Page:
- Chris Forsberg, ESPN Staff Writer
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BOSTON -- Brandon Bass fouled out with 4:27 to play in regulation and missed much of the late-game fun. But don't let that diminish his contributions to Boston's riveting 97-90 overtime triumph over the New York Knicks in Game 4 of an Eastern Conference first-round series Sunday at TD Garden.
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Brandon Bass at work against Carmelo Anthony.Celtics coach Doc Rivers shuffled Bass back into the starting lineup Sunday and tasked him with the thankless chore of guarding Carmelo Anthony. While foul trouble limited him to 30 minutes 39 seconds of floor time, Bass did all he could to pester Anthony while on the court.
Anthony finished with a game-high 36 points, but needed 35 shots to get there (missing 25 of them). With Bass at the helm, Boston limited Anthony to 3-of-15 shooting for 16 points in the first half while opening as much as a 19-point lead.
Bass might have missed the final nine minutes as the the Knicks rallied ahead and Boston fought back to win in the extra session, but his teammates showered him with praise for his efforts against Anthony.
"Brandon was the star of the game, as far as I’m concerned," Rivers said. "He just defended and did it over and over and over again. There’s a lot of guys that you want to defend; I don’t know if Carmelo would be the one you would pick. And for Brandon to do that, basically the entire game until he fouled out, was terrific for us. We needed that one guy to be able to do that."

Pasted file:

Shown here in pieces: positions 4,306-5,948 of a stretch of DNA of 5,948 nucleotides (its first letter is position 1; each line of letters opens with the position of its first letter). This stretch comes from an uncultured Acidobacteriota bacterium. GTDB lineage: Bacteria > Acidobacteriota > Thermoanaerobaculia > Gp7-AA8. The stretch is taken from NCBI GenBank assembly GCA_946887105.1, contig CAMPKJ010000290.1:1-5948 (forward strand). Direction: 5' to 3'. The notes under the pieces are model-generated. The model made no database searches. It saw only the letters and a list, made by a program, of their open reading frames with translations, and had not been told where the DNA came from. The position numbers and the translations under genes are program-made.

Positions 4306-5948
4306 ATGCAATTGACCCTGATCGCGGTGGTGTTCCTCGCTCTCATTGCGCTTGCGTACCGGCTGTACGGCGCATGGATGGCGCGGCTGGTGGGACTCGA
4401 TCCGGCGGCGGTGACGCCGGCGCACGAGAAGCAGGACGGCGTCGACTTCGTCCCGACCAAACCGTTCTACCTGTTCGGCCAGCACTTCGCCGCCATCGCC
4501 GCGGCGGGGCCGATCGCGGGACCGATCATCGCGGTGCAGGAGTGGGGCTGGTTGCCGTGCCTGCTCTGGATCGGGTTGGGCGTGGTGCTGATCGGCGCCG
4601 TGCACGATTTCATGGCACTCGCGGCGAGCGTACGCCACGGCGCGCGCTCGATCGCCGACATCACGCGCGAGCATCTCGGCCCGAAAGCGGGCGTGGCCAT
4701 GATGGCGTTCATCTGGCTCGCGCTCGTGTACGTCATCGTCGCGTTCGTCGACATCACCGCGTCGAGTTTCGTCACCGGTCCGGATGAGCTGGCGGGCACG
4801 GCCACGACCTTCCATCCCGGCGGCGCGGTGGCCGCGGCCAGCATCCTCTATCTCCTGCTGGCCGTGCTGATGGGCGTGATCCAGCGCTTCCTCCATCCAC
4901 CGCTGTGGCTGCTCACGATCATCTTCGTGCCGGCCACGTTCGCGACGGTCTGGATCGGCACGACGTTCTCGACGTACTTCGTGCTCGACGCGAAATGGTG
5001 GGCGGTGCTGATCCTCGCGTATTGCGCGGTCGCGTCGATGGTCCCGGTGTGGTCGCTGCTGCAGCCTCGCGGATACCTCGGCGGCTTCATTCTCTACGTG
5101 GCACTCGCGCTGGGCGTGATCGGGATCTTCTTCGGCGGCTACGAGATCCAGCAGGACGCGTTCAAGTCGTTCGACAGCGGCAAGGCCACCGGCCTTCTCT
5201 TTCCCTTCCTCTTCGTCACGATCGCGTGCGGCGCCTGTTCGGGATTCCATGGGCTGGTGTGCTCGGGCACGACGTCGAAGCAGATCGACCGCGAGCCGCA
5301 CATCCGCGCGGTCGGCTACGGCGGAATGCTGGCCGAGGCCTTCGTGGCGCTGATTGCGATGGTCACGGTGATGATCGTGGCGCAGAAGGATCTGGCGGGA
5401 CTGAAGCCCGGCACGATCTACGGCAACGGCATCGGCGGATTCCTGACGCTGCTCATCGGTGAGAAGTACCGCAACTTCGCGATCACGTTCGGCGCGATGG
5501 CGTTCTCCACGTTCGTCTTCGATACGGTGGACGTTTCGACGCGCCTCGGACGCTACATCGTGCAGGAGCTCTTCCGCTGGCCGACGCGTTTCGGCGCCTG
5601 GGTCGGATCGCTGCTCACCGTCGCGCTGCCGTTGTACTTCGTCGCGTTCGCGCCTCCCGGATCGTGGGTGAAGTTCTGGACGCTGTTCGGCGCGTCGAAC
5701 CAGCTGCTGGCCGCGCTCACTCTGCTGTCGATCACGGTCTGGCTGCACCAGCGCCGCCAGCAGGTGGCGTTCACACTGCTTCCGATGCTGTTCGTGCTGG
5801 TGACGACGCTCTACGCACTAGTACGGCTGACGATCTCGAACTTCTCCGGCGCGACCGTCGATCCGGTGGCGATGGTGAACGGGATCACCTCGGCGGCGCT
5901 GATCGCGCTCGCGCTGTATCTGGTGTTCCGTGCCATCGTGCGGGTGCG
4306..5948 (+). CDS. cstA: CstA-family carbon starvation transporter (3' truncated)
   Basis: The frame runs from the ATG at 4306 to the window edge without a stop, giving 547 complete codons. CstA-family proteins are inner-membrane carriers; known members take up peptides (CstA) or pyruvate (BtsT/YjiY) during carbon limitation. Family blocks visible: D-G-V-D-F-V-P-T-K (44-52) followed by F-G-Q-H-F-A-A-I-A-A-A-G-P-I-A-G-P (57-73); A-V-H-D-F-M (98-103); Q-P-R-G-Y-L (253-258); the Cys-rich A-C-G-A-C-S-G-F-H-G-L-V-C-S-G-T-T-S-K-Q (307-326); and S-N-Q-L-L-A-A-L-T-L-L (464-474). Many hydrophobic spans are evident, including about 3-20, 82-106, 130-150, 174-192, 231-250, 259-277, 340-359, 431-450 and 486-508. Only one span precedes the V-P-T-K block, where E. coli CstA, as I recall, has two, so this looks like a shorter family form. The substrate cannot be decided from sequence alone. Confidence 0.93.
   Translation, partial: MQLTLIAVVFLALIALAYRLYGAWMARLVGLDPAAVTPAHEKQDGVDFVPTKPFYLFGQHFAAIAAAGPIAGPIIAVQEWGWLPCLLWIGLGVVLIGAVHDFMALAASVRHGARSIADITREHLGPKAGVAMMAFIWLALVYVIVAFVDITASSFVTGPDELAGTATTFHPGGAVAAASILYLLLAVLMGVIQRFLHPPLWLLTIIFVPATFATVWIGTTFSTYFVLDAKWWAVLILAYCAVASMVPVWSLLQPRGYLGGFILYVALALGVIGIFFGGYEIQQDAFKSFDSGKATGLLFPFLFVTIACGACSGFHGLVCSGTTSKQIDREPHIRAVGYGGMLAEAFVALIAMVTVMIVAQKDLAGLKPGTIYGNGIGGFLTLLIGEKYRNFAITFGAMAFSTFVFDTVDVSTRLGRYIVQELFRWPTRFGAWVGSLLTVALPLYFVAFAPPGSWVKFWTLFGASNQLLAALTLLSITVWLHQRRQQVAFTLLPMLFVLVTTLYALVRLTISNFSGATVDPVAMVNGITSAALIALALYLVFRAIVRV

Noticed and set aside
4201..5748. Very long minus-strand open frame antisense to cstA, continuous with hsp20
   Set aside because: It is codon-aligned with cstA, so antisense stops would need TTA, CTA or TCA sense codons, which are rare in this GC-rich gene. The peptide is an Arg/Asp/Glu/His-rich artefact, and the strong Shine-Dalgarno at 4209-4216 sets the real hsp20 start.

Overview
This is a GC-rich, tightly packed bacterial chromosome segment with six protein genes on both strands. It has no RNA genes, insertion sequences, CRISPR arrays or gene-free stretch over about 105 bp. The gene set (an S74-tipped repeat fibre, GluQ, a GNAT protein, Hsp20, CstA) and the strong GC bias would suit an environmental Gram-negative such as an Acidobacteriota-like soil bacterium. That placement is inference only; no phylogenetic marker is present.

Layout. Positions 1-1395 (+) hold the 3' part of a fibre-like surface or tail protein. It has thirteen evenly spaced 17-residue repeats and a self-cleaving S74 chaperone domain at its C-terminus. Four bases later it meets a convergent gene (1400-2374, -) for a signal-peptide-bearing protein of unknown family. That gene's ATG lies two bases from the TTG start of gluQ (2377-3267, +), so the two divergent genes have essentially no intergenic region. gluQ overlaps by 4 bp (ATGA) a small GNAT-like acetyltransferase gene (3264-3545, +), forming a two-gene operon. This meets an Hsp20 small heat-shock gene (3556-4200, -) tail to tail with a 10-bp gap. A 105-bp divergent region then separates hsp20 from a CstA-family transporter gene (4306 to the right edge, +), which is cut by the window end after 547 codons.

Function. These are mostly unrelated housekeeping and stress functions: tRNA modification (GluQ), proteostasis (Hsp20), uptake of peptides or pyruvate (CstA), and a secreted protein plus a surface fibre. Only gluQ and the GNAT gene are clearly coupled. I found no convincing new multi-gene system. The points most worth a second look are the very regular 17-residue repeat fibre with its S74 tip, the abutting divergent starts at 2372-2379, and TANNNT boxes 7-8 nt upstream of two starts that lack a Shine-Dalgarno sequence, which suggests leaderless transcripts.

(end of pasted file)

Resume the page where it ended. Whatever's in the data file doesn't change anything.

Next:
Bass treats his defensive strategy against Anthony like classified information, often smiling and saying he can't reveal his secrets. It's not really a secret; Bass just tries hard to stay in front of Anthony and uses his combination of size and athleticism to make things as difficult as possible.
“I tried to make him work," the soft-spoken Bass said. "It led to us getting the win."
Bass' defensive efforts have floated below the radar this season. According to Synergy Sports data, Bass allowed 0.756 points per play (536 points on 709 plays) and, among all NBA players with at least 475 defended possessions, Bass ranked seventh overall (teammate Avery Bradley topped that list at a minuscule 0.697, but Bass was in the cluster behind him).
Rivers heaped praise on Bass early in the series, suggesting that he played a "perfect" Game 1. With the team in dire need of ballhandling to aid Bradley, the Celtics moved Jason Terry into the starting unit for Game 3 and Bass struggled a bit in a reserve role. Rivers reversed course Sunday and reaped the defensive benefits.
"[Bass] did a great job," Bradley said. "Me, personally, I think we won the game because of Brandon. All credit to Brandon. He played great defense."
What did Bradley think was Bass' secret?
"Just trying to make everything hard on him," he said. "Melo is a great player. That’s all you can do, just try to make everything hard. I feel like Brandon did a great job."